THE UNWRITTEN ALLIANCE
(Cohen A273) (Woods A142)
The last of Churchill’s books published in his lifetime, this compilation of 1953-59 speeches appeared only in England, and is the rarest of his postwar speech volumes. The bulk of the speeches occur in the last two years of his Premiership, for after 1955 he spoke rarely, and usually only during election campaigns.
Churchill in his eighties was still capable of the memorable phrase. In a 29 September 1959 election address to his Woodford constituency, approaching his eighty-fifth birthday, he spoke about capitalism: “Some of [our opponents] regard private enterprise as a predatory tiger to be shot. Others look on it as a cow they can milk [here his hands imitated the act of milking!]. Only a handful see it for what it really is—the strong and willing horse that pulls the whole cart along.”
This was, as it proved, our author’s last political speech. Reelected in 1959 he attended Parliament for its five-year lifetime, choosing, with some reluctance, not to run again in 1964. People would crowd the House chamber when he would arrive to take his accustomed seat in the first row below the gangway, hoping for a sudden reemergence of the voice that had dominated the House for half a century. But Churchill disappointed them. “Time,” as he once said to a former enemy who had saluted him, “ends all things.” Still he gave them a thrill to know he was still among them, for he had indeed passed into legend.
The Unwritten Alliance is nevertheless a remarkable coda to a singular, poignant career. It contains Churchill’s words at dinners and banquets, and to the Primrose League, whose meeting had been the occasion of his maiden political speech in 1897. Here too is his speech at Aachen (“which some call Aix-la-Chapelle,” he bravely reminded them), upon receiving the Charlemagne Prize on 10 May 1956: “It may well be that the great issues which perplex us, of which one of the gravest is the reunification of Germany, could be solved more easily than they can by rival blocks confronting each other with suspicion and hostility. That is for the future.” As in so many things, his hopes came true thirty-five years later.
His son and editor selected the title of this book from the many speeches it contains on the Anglo-American “special relationship,” which had survived Eisenhower’s rejection of Churchill’s efforts on detente, and American opposition to the Anglo-French action over Suez in 1956. Randolph Churchill writes in the preface of “an alliance far closer in fact than many which exist in writing…a treaty with more enduring elements than clauses and protocols. We have history, law, philosophy and literature; we have sentiment and common interest; we have language. We are often in agreement on current events and we stand on the same foundation of the supreme realities of the modern world.”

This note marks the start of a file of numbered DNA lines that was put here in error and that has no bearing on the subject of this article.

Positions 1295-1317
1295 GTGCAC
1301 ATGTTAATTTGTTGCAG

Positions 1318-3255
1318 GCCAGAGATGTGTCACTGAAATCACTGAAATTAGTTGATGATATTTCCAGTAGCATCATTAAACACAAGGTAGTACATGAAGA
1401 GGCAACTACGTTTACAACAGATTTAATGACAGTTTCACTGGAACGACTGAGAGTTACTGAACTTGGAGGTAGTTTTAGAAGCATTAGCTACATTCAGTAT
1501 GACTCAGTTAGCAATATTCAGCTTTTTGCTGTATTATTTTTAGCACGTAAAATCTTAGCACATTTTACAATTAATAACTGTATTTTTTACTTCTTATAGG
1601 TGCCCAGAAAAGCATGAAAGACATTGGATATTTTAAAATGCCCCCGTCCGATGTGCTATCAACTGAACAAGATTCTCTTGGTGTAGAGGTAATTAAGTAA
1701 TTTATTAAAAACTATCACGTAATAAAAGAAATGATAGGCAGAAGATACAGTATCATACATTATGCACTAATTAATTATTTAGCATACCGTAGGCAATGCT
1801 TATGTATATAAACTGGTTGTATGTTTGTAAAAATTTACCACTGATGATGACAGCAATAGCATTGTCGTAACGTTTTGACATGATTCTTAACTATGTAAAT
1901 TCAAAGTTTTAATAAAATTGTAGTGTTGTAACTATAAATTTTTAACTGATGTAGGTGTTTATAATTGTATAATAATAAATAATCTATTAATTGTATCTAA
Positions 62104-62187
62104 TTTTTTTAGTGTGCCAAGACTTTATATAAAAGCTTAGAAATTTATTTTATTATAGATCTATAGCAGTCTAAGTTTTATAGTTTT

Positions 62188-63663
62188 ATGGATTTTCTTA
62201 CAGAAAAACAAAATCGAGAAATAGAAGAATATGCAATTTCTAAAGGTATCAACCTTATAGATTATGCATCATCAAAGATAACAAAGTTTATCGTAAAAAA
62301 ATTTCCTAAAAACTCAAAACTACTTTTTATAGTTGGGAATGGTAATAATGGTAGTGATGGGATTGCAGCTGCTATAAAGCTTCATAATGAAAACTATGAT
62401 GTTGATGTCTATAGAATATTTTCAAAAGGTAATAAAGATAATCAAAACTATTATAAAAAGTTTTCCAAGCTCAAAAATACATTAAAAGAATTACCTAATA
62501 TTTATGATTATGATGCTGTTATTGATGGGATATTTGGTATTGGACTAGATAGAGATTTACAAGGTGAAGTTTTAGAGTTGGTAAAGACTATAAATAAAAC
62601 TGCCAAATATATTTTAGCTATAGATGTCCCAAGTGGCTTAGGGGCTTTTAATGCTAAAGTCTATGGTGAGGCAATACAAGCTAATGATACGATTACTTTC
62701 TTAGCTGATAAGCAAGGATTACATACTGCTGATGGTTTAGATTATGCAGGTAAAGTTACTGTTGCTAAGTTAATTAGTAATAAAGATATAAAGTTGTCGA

-Richard M. Langworth
From the Reviews
“This is a wonderful book, showing all the vigour of a long, hard life, filled with many prizes, acclamations and fulfillment—and a large number of heartbreaking setbacks. It is a sad book, for we know it to be the end; and Churchill, too, must have known it. One cannot help wishing that some happy illustrations might be found among the pages, embellishing the text; but the book is purely a record, a collection of things said during the last working years of his life. It is a practical monument.
“Let us end this series of the great speeches which one which all who heard it will remember forever, on 2 June 1953 when a young Queen was crowned at Westminster: ‘We have had a day which the oldest are proud to have lived to see and the youngest will remember all their lives….Here at the summit of our world-wide community is a lady whom we respect because she is our Queen and whom we love because she is herself. ‘Gracious’ and ‘Noble’ are words familiar to us all in courtly phrasing. Tonight they have a new ring in them because we know that they are true about the gleaming figure whom Providence has brought to us in times where the present is hard and the future veiled….We pray to have rulers who serve, for nations who comfort each other, and for peoples who thrive and prosper free from fear. May God grant us these blessings.’”
-Henry Fearon (unpublished catalogue)
Nice jacketed copies of this work today cost sums that offer a compound rate of return as good as a good mutual fund. It is not so much that The Unwritten Alliance is rare, but that so few come up for sale anymore. So many have now gone into private libraries that the supply is truly small. Most that we do see are in excellent condition, though the dust jacket was poorly printed and is almost always rubbed or streaked.
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Cohen A273 / Woods A142
Publisher: Cassell and Co. Ltd.: London, 1961
Bright red cloth blocked gilt on spine with title, author’s name and CASSELL. 8vo, 344 pages numbered (i)-(xii) and 1-332. Page (ii) lists twenty-seven works by the author. Dust jackets are printed black, blue and orange. Published 27 April 1961 at 35s. ($4.90) in a single impression of 5,000.
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